Monday, November 14, 2016

Q&A with Ann Douglas

Ann Douglas is the author of the new book Parenting Through the Storm: Find Help, Hope, and Strength When Your Child Has Psychological Problems. Her other books include The Mother of All Parenting Books and The Mother of All Baby Books. She is the weekend parenting columnist for CBC Radio, and she lives in Peterborough, Ontario, Canada.

Q: You write, "A decade ago, I desperately needed a book like this one." How did your own experiences inform the writing of this book?

A: I know what it feels like to be the parent of a child who is struggling.

I also know that it is possible to get through those difficult times as a family.

I set out to write a book that would offer hope and encouragement to other families who are going through a really hard time with their kids right now.

In addition to sharing my own family’s experiences, I interviewed more than 60 other parents who have faced similar struggles in their families, raising children with mental health challenges, learning and attention differences, and related issues.

I asked them to share their best advice on supporting a child who is struggling: to pass along the hard-earned wisdom and encouraging words that they would have benefited from knowing when things were at their worst for their child.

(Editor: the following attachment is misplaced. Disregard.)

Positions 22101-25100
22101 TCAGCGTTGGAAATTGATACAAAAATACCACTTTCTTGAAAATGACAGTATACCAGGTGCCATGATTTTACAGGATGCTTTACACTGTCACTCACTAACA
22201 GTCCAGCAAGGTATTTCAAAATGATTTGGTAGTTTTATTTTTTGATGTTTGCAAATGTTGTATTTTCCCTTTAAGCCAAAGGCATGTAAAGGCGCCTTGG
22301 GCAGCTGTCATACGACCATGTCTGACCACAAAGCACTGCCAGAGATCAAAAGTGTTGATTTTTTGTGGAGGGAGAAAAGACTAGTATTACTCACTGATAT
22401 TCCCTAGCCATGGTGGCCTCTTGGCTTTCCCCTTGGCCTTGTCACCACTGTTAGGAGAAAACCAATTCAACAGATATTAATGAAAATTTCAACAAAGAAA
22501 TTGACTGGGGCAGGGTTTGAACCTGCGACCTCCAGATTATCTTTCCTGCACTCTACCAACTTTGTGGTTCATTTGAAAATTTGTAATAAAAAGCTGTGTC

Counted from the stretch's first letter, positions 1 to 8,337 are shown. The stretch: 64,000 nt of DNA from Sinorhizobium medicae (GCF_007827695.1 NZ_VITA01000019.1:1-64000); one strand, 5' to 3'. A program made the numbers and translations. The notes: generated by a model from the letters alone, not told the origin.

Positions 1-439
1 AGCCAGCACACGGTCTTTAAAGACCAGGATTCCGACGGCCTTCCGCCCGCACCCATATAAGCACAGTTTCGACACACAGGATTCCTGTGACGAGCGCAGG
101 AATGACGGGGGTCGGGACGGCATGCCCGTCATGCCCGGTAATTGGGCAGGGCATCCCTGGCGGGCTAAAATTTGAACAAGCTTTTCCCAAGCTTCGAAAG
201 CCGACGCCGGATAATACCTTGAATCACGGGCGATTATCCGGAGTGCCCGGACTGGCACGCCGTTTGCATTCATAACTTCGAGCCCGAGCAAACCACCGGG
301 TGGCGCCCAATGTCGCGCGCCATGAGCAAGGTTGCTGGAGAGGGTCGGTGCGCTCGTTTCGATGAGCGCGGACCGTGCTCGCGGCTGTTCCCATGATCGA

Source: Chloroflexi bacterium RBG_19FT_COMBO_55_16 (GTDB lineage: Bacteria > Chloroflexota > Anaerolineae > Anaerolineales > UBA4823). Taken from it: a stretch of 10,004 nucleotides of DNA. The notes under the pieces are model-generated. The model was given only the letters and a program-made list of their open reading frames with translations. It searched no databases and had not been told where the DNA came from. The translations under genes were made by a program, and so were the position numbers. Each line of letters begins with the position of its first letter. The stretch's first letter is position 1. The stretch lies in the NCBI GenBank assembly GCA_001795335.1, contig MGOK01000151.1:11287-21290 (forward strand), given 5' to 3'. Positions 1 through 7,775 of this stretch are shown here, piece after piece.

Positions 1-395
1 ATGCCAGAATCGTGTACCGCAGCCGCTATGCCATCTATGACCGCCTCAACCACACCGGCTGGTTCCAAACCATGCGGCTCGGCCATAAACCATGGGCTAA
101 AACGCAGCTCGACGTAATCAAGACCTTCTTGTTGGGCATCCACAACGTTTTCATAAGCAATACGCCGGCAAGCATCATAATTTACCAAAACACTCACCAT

You can allow a difficult experience to destroy you or you can allow it to strengthen you. And one of the ways to find strength in the wake of a difficult experience is by helping other people. That’s what I tried to do in writing this book. (More about that here.)

Q: One of the topics you deal with in the book is advocating for your child. What are some of the most effective ways of doing that, and at what point can the child take on some of that responsibility as a self-advocate?

A: There are two really important things to keep in mind when you’re advocating for your child: (1) build bridges; and (2) keep records.

On building bridges: It’s easy to feel angry or frustrated with the person on the other side of the desk (the principal at your child’s school, your child’s therapist, and so on), but it’s so important to remind yourself that you’ll get better results for your child if you focus on finding solutions rather than on assigning blame.

I find it helpful to keep in mind that the vast majority of people who embark on careers in health or education do so with the intention of making things better, not worse, for children and families.